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‘Relocation promises’

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“People are agreeing to relocate to Roodepan on condition that they will be provided with clean water, sanitation and electricity, but no such services exist.”

WHILE the majority of land invaders in the city are being relocated to Roodepan with the promise of being provided with basic services, residents living in informal settlements in the area have highlighted the lack thereof.

A community leader, Michael Johnson, pointed out that the first inhabitants who had moved to the section of Ivory Park close to the railway line have been waiting for the past seven years for basic services.

“We are not asking for much … only communal taps, high-mast lights and chemical toilets. While we ultimately want prepaid electricity meters to be installed in each household, it is not an urgent priority and can be done at a later stage,” said Johnson.

He indicated that no further developments had taken place since basic services were provided to shacks in phase one and two.

“People are agreeing to relocate to Roodepan on condition that they will be provided with clean water, sanitation and electricity, but no such services exist.”

The community addressed a memorandum to President Cyril Ramaphosa, dated January 10, giving him 21 days in which to respond to their service delivery complaints.

“The community of Roodpean will be continuing to ballot members to vote on further protest action. Government has had more than enough time to address this matter,” said Johnson.

“A memorandum was handed over to Sol Plaatje executive mayor Patrick Mabilo during protest action last year, to address persistent problems.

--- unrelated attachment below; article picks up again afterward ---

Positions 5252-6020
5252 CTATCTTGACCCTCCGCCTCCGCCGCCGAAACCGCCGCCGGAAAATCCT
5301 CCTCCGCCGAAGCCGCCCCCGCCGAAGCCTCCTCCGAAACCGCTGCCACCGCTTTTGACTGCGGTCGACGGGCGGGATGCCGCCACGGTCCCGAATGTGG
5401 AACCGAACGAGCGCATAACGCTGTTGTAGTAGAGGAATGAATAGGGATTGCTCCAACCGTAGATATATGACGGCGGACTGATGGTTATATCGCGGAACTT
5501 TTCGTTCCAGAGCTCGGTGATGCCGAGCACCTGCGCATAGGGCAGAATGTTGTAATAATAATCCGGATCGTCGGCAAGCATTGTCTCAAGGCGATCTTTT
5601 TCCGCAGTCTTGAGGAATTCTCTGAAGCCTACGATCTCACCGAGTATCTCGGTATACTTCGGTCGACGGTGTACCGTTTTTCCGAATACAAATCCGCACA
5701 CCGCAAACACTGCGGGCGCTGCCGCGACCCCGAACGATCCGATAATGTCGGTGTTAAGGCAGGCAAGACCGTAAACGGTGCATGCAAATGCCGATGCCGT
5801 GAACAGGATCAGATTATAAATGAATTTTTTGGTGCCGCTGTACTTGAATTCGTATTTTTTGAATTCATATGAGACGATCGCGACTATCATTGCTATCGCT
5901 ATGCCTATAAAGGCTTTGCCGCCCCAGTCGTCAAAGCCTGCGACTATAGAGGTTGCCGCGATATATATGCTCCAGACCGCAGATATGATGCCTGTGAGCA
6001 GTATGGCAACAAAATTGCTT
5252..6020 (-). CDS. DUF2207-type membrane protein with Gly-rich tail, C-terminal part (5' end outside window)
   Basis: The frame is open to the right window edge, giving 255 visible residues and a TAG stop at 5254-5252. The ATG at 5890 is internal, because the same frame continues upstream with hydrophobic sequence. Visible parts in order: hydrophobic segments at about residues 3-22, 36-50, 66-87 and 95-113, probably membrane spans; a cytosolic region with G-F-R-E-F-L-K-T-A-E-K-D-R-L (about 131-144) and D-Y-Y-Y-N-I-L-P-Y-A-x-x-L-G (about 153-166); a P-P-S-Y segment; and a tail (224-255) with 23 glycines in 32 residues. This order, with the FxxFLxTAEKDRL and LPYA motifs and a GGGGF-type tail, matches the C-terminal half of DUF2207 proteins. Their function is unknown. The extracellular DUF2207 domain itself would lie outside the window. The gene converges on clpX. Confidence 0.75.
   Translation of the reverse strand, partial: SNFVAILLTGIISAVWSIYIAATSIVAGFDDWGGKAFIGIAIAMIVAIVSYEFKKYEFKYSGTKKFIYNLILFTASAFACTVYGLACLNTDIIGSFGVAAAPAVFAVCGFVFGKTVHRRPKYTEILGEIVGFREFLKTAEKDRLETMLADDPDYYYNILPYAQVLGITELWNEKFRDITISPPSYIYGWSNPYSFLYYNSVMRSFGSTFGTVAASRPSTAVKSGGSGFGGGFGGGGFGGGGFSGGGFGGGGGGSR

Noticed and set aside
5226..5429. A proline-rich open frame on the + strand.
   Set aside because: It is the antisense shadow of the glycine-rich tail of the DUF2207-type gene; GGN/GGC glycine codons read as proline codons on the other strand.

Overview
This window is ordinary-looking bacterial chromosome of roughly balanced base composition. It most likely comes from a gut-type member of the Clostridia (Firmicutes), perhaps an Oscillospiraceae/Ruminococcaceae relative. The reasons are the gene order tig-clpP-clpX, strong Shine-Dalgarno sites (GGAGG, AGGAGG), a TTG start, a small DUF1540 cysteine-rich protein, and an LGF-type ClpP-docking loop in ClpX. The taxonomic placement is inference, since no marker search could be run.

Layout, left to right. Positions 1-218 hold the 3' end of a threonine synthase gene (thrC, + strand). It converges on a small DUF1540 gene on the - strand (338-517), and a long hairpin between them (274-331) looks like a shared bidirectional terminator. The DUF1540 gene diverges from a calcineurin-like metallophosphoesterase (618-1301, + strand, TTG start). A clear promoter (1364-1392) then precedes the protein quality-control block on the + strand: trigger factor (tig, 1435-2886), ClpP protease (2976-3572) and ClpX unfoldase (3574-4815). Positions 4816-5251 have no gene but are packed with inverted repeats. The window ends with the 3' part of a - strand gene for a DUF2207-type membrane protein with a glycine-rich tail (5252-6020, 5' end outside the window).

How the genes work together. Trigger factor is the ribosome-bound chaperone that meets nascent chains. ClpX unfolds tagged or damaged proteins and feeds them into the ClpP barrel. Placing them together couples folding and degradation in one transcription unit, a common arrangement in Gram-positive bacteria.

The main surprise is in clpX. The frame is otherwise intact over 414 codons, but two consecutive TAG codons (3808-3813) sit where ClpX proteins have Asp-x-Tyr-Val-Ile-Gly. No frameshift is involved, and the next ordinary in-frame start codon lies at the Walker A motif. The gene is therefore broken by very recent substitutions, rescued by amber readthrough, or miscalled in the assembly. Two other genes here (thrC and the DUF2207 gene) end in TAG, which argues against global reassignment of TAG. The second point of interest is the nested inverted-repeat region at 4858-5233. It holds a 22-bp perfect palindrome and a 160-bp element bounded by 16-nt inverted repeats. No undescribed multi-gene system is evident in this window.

“Over the years we were promised that infrastructure would be improved, collective bargaining matters resolved and more resources would be availed to better the lives of the community. However, our pleas are falling on deaf ears.”

The memorandum stated that residents in the area were experiencing ongoing challenges, where their human rights were compromised.

“We are frustrated by the failure of local government to attend to pressing matters – despite promises of communal taps, chemical toilets, high-mast lights and electricity. Potholes are not fixed, title deeds are not being issued and sewage is overflowing in our yards and homes.”

Residents added that shacks that should be given to the needy were instead being used by drug dealers, while many shacks were standing empty as the occupants were serving prison sentences.

“Drugs and alcohol are the order of the day at the park in Naborn and it cannot be utilised by our children for recreational purposes. The elderly live in old, rotten houses that are falling apart. The Roodepan flats are falling apart, the graveyard is a disaster, ambulance services either take too long to come or do not come at all. Street lights burn during the day and are switched off at night.”

Residents pointed out that the “neglected” community was experiencing high unemployment levels and poverty.

Community member Luckyboy Riedt said that residents wanted the community liaison officer to be removed as he was not representing the interests of the community.

“No action has been taken since the residents of Lupine Street requested the municipality in August last year to help to cut the overgrown trees in the circle as they are blocking the decoder signals of the satellite dishes. The roots of the trees are also lifting the foundations of our houses while some trees are bending towards the roofs.”

Sol Plaatje executive mayor Patrick Mabilo appealed to community members to refrain from invading land.

“Communities have a tendency to invade land and then stage protests, with the expectation that they will be provided with services.”

Mabilo acknowledged that many informal settlements, including those where land invaders were relocated to, still needed to be serviced.

“Some informal settlements still need to be included on the Integrated Development Plan.”